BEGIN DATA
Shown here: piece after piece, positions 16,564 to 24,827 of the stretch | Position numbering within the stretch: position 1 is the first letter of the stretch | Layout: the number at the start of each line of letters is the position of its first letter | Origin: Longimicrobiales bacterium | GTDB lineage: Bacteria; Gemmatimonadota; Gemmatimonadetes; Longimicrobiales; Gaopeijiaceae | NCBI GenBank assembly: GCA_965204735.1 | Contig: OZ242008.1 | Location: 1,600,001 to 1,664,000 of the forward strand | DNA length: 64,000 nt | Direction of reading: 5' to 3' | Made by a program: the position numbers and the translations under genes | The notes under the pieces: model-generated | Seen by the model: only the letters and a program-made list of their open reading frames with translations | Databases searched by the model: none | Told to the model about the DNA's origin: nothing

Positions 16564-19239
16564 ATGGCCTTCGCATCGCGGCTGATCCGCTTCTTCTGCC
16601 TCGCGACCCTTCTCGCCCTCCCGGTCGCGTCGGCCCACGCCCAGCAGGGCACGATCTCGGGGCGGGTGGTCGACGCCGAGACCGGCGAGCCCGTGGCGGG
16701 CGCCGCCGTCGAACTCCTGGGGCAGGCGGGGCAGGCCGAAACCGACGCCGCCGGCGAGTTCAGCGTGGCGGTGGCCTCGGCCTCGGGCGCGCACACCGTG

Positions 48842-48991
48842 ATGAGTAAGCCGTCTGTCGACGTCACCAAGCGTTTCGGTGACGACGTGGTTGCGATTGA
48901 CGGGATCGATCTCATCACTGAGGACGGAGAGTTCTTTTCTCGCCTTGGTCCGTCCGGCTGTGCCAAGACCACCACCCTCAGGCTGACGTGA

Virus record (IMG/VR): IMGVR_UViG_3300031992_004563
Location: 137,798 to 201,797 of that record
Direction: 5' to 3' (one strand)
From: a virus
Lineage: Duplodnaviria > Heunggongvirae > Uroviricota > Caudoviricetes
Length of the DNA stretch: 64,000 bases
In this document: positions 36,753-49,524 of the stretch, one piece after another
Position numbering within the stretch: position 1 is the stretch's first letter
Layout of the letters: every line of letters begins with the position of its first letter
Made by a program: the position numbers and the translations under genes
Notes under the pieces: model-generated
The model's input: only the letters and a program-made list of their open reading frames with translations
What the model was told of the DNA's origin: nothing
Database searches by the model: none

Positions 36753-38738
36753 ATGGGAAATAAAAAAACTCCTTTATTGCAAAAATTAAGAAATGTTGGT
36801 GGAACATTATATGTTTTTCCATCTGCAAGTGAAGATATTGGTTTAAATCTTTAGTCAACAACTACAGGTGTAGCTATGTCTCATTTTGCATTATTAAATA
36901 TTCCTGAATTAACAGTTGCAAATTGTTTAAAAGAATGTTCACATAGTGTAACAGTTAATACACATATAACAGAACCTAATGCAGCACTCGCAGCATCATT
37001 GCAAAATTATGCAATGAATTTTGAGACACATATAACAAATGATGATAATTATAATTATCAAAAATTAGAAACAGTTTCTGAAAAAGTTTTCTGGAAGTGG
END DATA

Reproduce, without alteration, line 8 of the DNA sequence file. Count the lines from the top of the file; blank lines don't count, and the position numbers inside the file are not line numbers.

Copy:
48901 CGGGATCGATCTCATCACTGAGGACGGAGAGTTCTTTTCTCGCCTTGGTCCGTCCGGCTGTGCCAAGACCACCACCCTCAGGCTGACGTGA